All Things Considered

Weekdays 3-p.m., 6:30-7 p.m.

Every weekday, All Things Considered hosts Robert Siegel, Melissa Block and Audie Cornish present the program's trademark mix of news, interviews, commentaries, reviews, and offbeat features.

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Amelia Meath and Nick Sanborn each spent time in bands that never made it big. But when the two of them joined up to create Sylvan Esso, everything changed. They started filling up high-profile music venues, became famous internationally and almost immediately started to feel pressure to make magic a second time. Now, three years after the band's debut, Sylvan Esso has a sophomore album, out Friday. The name of the record, What Now, offers some insight into how Meath and Sanborn felt making it.

Copyright 2017 NPR. To see more, visit http://www.npr.org/.

Copyright 2017 NPR. To see more, visit http://www.npr.org/.

Back in the 1960s, a female doctor in Japan created a powerful drug to help mothers who hemorrhage after childbirth.

The medicine is inexpensive to make. It's safe to use. And it stops bleeding quickly by helping keep naturally forming blood clots intact.

The drug's inventor, Utako Okamoto, hoped that the drug called tranexamic acid would be used to help save moms' lives.

The Handmaid's Tale by Margaret Atwood is one of a handful of dystopian novels that have seen a boost in sales since the 2016 election. The book tells the story of what happens when a theocratic dictatorship takes over the government and gets rid of women's rights.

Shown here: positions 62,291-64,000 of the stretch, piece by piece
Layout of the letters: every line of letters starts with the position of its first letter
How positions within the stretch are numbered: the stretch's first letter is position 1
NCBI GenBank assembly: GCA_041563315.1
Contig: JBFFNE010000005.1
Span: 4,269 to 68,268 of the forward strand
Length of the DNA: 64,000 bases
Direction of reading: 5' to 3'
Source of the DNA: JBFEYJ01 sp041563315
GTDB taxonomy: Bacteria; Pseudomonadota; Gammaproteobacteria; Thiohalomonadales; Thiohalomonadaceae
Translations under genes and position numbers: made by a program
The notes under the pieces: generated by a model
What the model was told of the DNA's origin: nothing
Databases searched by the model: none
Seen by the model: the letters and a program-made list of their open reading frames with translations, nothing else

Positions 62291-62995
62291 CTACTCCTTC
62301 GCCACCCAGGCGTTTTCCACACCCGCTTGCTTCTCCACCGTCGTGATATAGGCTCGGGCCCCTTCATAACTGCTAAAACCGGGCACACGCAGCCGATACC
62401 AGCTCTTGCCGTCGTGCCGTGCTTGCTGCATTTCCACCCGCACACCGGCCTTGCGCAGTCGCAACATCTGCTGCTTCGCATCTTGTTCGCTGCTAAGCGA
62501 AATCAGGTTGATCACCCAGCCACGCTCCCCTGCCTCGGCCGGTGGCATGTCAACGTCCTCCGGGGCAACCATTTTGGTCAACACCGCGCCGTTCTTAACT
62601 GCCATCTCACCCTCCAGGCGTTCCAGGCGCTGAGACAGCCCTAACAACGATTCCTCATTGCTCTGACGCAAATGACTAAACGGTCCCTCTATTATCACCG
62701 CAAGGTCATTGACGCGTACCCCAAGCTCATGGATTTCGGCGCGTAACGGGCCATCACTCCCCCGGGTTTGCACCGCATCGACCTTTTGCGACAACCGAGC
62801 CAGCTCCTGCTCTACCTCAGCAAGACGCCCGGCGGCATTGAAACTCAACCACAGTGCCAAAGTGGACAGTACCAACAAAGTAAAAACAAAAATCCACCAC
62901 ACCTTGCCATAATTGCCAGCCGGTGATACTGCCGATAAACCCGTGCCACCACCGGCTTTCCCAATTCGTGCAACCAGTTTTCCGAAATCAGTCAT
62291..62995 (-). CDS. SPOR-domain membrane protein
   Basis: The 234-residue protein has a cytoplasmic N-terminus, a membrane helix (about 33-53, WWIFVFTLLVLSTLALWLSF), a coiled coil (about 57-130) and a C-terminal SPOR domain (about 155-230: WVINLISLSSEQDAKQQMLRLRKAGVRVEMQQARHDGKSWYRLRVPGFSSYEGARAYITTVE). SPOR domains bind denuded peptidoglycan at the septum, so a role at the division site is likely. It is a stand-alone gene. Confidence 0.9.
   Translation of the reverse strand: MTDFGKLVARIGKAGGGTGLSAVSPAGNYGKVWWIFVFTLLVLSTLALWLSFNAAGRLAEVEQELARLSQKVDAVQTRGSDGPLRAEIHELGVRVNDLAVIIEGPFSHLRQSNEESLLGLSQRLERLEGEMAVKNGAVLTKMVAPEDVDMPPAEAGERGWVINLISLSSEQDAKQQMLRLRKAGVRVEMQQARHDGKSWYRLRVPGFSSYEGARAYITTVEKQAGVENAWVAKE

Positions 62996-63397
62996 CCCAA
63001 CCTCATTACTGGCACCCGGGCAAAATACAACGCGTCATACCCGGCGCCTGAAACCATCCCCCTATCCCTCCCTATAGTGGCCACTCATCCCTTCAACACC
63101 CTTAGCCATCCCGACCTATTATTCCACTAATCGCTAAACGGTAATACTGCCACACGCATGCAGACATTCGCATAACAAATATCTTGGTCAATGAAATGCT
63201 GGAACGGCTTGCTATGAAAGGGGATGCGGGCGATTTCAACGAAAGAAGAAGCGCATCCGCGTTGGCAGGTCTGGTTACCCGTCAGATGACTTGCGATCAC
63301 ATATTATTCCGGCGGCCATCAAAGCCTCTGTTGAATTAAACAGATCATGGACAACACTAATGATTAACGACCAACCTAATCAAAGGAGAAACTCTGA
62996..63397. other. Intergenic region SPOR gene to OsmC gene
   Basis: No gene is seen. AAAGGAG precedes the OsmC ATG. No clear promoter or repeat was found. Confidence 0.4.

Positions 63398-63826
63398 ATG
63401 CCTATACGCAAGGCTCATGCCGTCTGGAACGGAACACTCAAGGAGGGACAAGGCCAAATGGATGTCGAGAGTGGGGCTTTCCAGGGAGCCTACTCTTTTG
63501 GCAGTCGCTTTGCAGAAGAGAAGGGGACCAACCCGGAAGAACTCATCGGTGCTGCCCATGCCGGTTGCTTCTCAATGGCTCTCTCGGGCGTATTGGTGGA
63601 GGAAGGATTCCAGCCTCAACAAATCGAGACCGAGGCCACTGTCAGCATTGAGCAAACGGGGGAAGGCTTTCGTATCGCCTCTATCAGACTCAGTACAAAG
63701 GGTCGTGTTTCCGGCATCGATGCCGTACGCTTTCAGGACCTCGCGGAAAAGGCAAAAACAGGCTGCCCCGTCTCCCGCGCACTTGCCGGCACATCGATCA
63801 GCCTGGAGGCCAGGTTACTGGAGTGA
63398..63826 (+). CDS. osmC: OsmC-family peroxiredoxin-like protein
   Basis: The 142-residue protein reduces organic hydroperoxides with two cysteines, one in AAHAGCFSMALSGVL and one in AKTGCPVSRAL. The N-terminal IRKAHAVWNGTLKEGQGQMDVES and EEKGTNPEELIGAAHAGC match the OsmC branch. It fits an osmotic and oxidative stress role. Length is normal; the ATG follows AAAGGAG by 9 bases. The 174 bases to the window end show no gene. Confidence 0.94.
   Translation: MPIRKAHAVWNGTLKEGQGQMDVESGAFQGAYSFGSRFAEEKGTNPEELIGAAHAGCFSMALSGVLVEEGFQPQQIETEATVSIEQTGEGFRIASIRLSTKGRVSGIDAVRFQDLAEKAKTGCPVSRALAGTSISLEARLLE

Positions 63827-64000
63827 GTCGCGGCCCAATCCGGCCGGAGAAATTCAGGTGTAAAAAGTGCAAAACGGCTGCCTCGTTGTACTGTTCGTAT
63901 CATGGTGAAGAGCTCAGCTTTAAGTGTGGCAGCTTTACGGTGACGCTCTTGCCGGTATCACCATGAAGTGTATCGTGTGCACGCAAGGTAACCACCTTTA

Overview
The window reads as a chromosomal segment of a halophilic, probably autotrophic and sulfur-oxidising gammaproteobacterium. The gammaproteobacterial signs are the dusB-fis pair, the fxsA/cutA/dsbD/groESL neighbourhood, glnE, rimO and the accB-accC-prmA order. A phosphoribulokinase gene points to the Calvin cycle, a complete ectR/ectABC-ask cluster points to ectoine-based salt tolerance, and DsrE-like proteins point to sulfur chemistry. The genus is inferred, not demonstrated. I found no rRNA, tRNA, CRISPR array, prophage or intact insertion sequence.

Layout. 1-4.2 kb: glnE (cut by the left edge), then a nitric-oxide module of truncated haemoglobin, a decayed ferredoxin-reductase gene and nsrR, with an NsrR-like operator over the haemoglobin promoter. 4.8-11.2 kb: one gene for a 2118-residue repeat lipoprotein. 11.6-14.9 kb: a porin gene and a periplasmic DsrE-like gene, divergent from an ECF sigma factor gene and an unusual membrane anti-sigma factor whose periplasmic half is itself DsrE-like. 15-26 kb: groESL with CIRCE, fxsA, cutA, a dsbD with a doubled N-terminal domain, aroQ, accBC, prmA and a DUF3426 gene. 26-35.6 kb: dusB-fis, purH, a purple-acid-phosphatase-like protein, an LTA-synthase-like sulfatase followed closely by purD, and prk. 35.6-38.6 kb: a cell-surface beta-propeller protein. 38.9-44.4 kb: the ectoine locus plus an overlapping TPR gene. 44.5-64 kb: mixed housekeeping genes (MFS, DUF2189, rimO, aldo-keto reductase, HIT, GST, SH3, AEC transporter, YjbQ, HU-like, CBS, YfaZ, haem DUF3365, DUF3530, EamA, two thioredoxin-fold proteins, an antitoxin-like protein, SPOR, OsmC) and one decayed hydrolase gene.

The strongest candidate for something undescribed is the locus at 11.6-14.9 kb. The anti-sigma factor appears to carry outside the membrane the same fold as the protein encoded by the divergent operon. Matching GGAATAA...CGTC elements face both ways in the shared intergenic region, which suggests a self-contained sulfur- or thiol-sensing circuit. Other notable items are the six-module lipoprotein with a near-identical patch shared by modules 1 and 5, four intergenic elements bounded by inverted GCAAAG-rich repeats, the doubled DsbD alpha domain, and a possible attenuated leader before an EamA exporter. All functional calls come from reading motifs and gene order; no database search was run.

Copyright 2017 NPR. To see more, visit http://www.npr.org/.

AUDIE CORNISH, HOST:

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ARI SHAPIRO, HOST:

Copyright 2017 NPR. To see more, visit http://www.npr.org/.

AUDIE CORNISH, HOST:

President Trump is expected to sign an executive order Wednesday that could end up shrinking — or even nullifying — some large federal national monuments on protected public lands, as established since the Clinton administration.

Two years ago, life was good for Sheryl Sandberg. The Facebook senior executive and mother of two had a best-selling book (Lean In: Women, Work and the Will to Lead) and she and her husband, Dave Goldberg, decided to take a vacation. But on that vacation, Goldberg collapsed at the gym from heart failure and died. He was 47 years old.

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